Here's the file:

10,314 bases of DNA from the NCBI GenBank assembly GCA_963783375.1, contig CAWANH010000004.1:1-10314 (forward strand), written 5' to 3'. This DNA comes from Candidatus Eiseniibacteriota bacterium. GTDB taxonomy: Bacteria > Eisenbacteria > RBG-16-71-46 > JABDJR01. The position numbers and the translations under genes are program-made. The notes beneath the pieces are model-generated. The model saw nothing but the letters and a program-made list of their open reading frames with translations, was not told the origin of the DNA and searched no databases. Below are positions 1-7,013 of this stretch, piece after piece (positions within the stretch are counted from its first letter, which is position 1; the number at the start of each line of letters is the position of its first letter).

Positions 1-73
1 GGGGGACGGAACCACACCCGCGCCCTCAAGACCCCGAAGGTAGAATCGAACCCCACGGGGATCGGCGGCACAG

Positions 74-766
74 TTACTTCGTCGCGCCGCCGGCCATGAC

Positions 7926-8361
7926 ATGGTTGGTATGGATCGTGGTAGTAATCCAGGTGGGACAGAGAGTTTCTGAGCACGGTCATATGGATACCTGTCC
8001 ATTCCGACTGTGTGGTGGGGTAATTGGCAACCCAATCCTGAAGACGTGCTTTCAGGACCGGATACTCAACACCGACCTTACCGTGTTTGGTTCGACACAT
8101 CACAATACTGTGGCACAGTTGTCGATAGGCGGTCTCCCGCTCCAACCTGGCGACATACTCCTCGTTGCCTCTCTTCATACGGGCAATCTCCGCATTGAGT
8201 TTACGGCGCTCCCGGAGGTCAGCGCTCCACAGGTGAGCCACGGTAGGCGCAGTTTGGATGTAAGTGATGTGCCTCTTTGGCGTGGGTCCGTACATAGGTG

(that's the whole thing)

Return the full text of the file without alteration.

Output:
10,314 bases of DNA from the NCBI GenBank assembly GCA_963783375.1, contig CAWANH010000004.1:1-10314 (forward strand), written 5' to 3'. This DNA comes from Candidatus Eiseniibacteriota bacterium. GTDB taxonomy: Bacteria > Eisenbacteria > RBG-16-71-46 > JABDJR01. The position numbers and the translations under genes are program-made. The notes beneath the pieces are model-generated. The model saw nothing but the letters and a program-made list of their open reading frames with translations, was not told the origin of the DNA and searched no databases. Below are positions 1-7,013 of this stretch, piece after piece (positions within the stretch are counted from its first letter, which is position 1; the number at the start of each line of letters is the position of its first letter).

Positions 1-73
1 GGGGGACGGAACCACACCCGCGCCCTCAAGACCCCGAAGGTAGAATCGAACCCCACGGGGATCGGCGGCACAG

Positions 74-766
74 TTACTTCGTCGCGCCGCCGGCCATGAC

Positions 7926-8361
7926 ATGGTTGGTATGGATCGTGGTAGTAATCCAGGTGGGACAGAGAGTTTCTGAGCACGGTCATATGGATACCTGTCC
8001 ATTCCGACTGTGTGGTGGGGTAATTGGCAACCCAATCCTGAAGACGTGCTTTCAGGACCGGATACTCAACACCGACCTTACCGTGTTTGGTTCGACACAT
8101 CACAATACTGTGGCACAGTTGTCGATAGGCGGTCTCCCGCTCCAACCTGGCGACATACTCCTCGTTGCCTCTCTTCATACGGGCAATCTCCGCATTGAGT
8201 TTACGGCGCTCCCGGAGGTCAGCGCTCCACAGGTGAGCCACGGTAGGCGCAGTTTGGATGTAAGTGATGTGCCTCTTTGGCGTGGGTCCGTACATAGGTG